William Barton


William Barton is widely recognised as one of Australia’s leading didgeridoo players and composers, and is a powerful advocate for the wider perception of his cultural traditions. Born in Mount Isa, William Barton was taught to play the didgeridoo by his uncle Arthur, an elder of the Waanyi, Lardil and Kalkadunga tribes of north western Queensland. William Barton’s musical journey began at an early age, listening to music sung by his mother Delmae and his father Alfred, leading into his first tour at age fifteen, travelling to the USA, Canada and Hawaii with the Doonooch Dance Company from New South Wales. William Barton performed his first classical concert with the Queensland Symphony Orchestra at seventeen years of age with a world premiere didgeridoo concerto by Philip Bračanin.

Barton’s debut performance of Australian composer Peter Sculthorpe’s music took place with the Goldner String Quartet at the Australian Festival of Chamber Music in 2001. Sculthorpe’s Requiem (2004) was written for William Barton as the soloist and was premiered by the Adelaide Symphony Orchestra, later being performed at the UK’s Lichfield Festival under Jeffrey Skidmore. William Barton’s subsequent collaborations with Sculthorpe have been pivotal to his early career in the classical realm, adding the didgeridoo to major works and leading to a 2004 ARIA award nomination. In 2005 William Barton performed Earth Cry with the London Philharmonic, conducted by Alexander Briger who in 2011 invited William Barton to perform with the Australian World Orchestra conducted by Simone Young and Briger, and the same year was a soloist for the YouTube Symphony. Other composers of note include Ross Edwards, Sean O’Boyle, Liza Lim and Matthew Hindson.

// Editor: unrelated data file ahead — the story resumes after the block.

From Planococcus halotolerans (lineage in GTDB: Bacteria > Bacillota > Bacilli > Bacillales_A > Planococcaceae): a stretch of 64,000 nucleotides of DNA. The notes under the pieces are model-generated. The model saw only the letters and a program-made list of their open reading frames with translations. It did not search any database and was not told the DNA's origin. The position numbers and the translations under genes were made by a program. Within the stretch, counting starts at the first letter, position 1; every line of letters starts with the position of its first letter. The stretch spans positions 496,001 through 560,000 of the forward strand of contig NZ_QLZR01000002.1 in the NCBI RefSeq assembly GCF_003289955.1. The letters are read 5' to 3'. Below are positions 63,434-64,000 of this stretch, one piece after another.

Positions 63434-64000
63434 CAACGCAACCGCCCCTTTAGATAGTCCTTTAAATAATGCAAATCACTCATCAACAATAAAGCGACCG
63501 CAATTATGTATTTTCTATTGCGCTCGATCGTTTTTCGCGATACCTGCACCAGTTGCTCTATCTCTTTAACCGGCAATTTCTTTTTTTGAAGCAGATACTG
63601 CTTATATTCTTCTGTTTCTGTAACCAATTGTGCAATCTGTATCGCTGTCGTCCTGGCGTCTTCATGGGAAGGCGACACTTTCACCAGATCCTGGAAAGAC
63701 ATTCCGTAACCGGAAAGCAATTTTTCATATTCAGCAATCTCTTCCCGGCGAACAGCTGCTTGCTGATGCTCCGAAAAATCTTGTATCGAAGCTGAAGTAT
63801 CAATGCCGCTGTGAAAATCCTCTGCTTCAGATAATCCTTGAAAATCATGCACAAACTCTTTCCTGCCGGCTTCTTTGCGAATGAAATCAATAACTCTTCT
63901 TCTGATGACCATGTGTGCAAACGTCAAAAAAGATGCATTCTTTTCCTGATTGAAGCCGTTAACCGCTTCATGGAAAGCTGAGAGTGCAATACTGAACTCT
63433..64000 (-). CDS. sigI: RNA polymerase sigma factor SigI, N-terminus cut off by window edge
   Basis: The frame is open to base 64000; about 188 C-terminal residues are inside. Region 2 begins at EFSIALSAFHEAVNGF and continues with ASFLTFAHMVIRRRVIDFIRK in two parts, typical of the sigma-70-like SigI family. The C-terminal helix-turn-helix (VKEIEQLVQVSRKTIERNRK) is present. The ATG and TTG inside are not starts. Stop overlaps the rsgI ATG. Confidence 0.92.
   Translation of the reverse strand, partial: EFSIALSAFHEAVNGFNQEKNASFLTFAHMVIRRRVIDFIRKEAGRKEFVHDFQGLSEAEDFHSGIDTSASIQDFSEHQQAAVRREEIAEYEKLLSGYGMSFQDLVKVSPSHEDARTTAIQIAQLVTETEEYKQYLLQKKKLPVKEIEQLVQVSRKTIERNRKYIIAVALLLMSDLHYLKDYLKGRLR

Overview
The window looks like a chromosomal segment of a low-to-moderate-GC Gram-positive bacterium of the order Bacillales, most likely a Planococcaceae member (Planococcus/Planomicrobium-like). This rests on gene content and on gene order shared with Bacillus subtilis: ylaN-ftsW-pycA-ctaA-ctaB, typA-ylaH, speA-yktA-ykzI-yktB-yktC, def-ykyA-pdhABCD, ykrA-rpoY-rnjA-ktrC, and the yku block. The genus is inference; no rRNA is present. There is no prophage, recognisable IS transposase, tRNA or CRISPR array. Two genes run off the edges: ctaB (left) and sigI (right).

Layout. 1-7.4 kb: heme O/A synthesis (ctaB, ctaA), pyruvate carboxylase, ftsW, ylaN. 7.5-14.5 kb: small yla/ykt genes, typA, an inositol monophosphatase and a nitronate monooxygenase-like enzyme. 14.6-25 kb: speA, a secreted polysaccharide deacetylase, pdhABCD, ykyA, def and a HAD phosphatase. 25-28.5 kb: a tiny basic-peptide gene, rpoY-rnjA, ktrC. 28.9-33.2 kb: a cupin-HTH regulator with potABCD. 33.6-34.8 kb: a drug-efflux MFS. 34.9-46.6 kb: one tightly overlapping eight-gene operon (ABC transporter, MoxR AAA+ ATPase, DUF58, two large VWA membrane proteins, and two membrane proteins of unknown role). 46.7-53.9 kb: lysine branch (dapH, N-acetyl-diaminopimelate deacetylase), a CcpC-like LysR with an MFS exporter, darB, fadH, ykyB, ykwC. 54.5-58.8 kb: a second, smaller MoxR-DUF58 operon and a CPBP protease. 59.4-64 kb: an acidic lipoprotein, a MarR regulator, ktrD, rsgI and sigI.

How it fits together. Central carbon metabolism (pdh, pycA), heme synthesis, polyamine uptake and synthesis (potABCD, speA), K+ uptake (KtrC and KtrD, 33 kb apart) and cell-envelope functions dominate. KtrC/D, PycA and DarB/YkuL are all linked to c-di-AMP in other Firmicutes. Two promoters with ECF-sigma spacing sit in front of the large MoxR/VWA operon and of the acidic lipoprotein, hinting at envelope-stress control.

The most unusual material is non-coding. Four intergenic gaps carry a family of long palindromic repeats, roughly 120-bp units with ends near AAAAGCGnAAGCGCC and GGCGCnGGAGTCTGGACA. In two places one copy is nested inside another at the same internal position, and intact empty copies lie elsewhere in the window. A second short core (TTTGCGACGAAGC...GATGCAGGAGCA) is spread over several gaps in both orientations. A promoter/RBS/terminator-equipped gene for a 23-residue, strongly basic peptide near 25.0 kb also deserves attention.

In 2012 William Barton won “Best Classical Album” for his Kalkadungu album. Consequently he also received two Honorary Doctorates of Music from Griffith University Queensland and the University of Sydney (Australia) for his work in the music industry, a career that spans more than fifteen years.

Composing credits include works for the Berliner Philharmoniker, the Sydney Symphony and the 2008 Beijing Olympics Opening Ceremony. Has undertaken European tours with the Australian Youth Orchestra, the Australian Chamber Orchestra and other ensembles including the Southern Cross Soloist, Topology, Queensland Ballet and contemporary dance company Leigh Warren and Dancers. Appeared in Songs of the Mother Country conducted by Roland Peelman for the Queensland Biennial Festival of Music in Mackay and Journey of the Rivers, performed at the Pompidou Centre in Paris in 2006.

William Barton has performed at Gallipoli (Turkey) to commemorate the ninetieth, ninety-ninth and one-hundredth anniversaries of the ANZAC Day landing and in Belgium for the ninetieth anniversary of the Battle of Passchendaele. In May 2015 William Barton featured in the opening ceremony for the Australia Pavilion for the Venice Biennale (Italy).

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